The Memphis Grizzlies have surged through the first 20 games better than ever before, and certain players are responsible for that. Players like Zach Randolph and Tony Allen have helped the Grizzlies play at contender level.
A few bench players, like Jerryd Bayless, Marreese Speights and Quincy Pondexter, have rotated strong performances, but one has stuck out more than the rest.
Following is a set of awards for Grizzlies players for the first quarter of the season. This includes most valuable player, defensive player of the year, sixth man, most Improved player, and best and least-effective acquisition or re-signing.
There's no rookie of the year since the Grizz have only one rookie, and that guy, Tony Wroten, has mostly been in the D-League.
Some awards, like defensive player of the year, were much easier to hand out than others. Follow along to see who won what.
Disclaimer: Stats are current through Friday's games.
This is only soft praise for the more active of the two reserve front men in the Grizzlies rotation. The pickups and re-signings haven’t exactly produced a bounty of impressive performances.
Marreese Speights’ overall numbers aren’t spectacular: He’s put up 6.1 points and 4.6 rebounds per game.
However, his rebounding has been pretty good for his limited minutes. Speights averages 11.3 rebounds per 36 minutes. While he’s only played 24 minutes in one game, he’s pulled down six or more rebounds seven times.
The biggest benefit of the re-signing of the former Philadelphia 76er is the simple fact that he capably held his role as the only backup frontcourt player in the rotation with Darrell Arthur out. That this situation would arise was likely, considering Arthur’s injury history.
As last season showed, the early part of the season is not the time to start evaluating Speights’ game in great detail. The second phase of the season has seen him receive fewer minutes, as it did last year. He played fewer than 15 minutes in four games before Friday.
A resurgence in playing time will see him pick his game up again, as he did last year, averaging 12 points and nine rebounds per game in the last nine games before the NBA All-Star Game.
Jerryd Bayless was supposed to be the primary replacement for O.J. Mayo. He was supposed to pick up the scoring with the starters resting.
But he hasn’t.
Bayless is averaging just 5.9 points per game and 12.4 per 36 minutes. His field-goal percentage is a plain 41.7. His three-point aim has been plain, sitting at 35.1 percent.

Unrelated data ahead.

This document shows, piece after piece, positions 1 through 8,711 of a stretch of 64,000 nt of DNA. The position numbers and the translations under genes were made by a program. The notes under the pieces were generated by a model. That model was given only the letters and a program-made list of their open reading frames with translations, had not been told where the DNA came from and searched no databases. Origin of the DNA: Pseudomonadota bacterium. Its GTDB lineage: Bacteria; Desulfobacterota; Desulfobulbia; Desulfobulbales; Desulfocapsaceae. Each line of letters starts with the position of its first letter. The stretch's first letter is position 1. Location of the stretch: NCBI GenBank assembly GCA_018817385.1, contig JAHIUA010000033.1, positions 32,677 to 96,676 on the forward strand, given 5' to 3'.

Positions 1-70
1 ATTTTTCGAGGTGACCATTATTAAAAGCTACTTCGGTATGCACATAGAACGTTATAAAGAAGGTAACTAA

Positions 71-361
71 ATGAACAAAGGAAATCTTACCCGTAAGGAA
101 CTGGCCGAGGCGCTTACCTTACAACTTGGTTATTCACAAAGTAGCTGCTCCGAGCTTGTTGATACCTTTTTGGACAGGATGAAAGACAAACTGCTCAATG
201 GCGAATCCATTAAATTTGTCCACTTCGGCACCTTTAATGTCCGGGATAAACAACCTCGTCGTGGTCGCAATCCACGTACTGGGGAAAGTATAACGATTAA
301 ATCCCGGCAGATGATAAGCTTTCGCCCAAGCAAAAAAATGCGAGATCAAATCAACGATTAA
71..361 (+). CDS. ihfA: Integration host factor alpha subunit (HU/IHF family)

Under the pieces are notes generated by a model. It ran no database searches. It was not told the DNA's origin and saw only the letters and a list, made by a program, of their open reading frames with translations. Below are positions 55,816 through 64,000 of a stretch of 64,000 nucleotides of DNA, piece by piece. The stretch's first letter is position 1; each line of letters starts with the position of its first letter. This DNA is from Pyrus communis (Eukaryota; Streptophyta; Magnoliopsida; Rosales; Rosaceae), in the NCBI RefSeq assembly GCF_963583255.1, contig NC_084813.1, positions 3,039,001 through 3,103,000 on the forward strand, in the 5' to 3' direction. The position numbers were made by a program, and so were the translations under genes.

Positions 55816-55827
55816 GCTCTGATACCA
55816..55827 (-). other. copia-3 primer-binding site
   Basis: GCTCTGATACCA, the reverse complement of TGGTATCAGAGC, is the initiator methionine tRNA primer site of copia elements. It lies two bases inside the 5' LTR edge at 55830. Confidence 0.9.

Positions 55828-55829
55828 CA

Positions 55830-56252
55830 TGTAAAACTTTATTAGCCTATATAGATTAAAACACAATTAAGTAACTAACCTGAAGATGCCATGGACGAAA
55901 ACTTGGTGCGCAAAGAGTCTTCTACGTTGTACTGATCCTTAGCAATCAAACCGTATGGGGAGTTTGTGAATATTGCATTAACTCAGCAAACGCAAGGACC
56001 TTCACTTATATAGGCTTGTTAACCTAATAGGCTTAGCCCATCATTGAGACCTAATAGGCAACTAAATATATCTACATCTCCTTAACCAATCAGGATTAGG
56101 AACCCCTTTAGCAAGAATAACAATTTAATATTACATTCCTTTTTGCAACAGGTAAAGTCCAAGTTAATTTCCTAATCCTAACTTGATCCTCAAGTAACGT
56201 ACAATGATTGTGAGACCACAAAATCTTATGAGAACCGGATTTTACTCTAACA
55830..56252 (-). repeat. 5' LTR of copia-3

Bayless’ offense is generally unimpressive. He produces 100 points per 100 possessions. Memphis’ offensive rating is 12.9 points better per 100 possessions.
Whereas Mayo could deftly force turnovers, Bayless isn’t special in that regard. He grabs 0.9 steals per game.
On the bright side, he does take up a significant number of minutes backing up Mike Conley, unlike previous backup point guards. Bayless puts in 17.1 minutes per game.
To hand this to Zach Randolph for his comeback from injury would be tempting, but no one deserves applause more than a player who went from being nothing to being a key reserve.
Last year, Quincy Pondexter was a mid-rotation guy who made no impact on games. He averaged a mere 4.2 points per contest. After being incapable from three-point range last year, knocking treys down at a 30.1 percent clip, he’s hitting a remarkable 42.6 percent of his threes this year.
His offensive rating jumped from 107 points per 100 possessions to 118.
Lionel Hollins has clearly noticed, raising his playing time from 15.7 minutes per game to 23.6.
In a season that has seen much more sharing on the bench than the previous two years, Quincy Pondexter has stood out a bit more than the rest. He’s leading reserves in scoring and three-point field-goal percentage. Also, he’s the lead reserve in minutes per game by 6.5.
The third-year pro has filled in the scoring more often than the other reserves, with five double-digit scoring affairs, compared with three for Jerryd Bayless and two for Marreese Speights.
Once again, Pondexter has earned the minutes he has received this season. His periodic scoring burst has been more helpful than that of any other bench player.
To name anyone but Tony Allen the top defender for the Grizzlies would be strange, especially this year.
Allen has undoubtedly validated his status as the defensive leader. He averages two steals per game. His defensive rating is a career-best 96 points per 100 possessions. The Chicago native has pulled down 2.7 defensive rebounds per game, which is remarkable for a 2-guard.
Allen’s impact on defense is epitomized by the drop in steals percentage—3.7 percent—and rise in defensive rating—7.2 points per 100 possessions—the Grizz experience while Allen is off the floor.
There’s no “grit ‘n’ grind” without this turnover-forcing fiend.
Zach Randolph might be scoring less than he did in his last couple full seasons, but he hasn’t lost his impact. While he’s scoring 17.6 points per game, he’s draining 50.6 percent of his field-goal attempts—two percent better than his career average.
He’s returned to being a dominant rebounder. He’s averaging an amazing 4.8 offensive rebounds per game and pulling down 12.8 per game overall, second in the league.
While Randolph has normally been a replaceable defender, he’s allowing a solid 99 points per 100 possessions.
The return of Randolph has also made the Grizzlies offense smoother, as the team has gone from 104 points per 100 possessions (19th in the NBA) to 106.5 this season.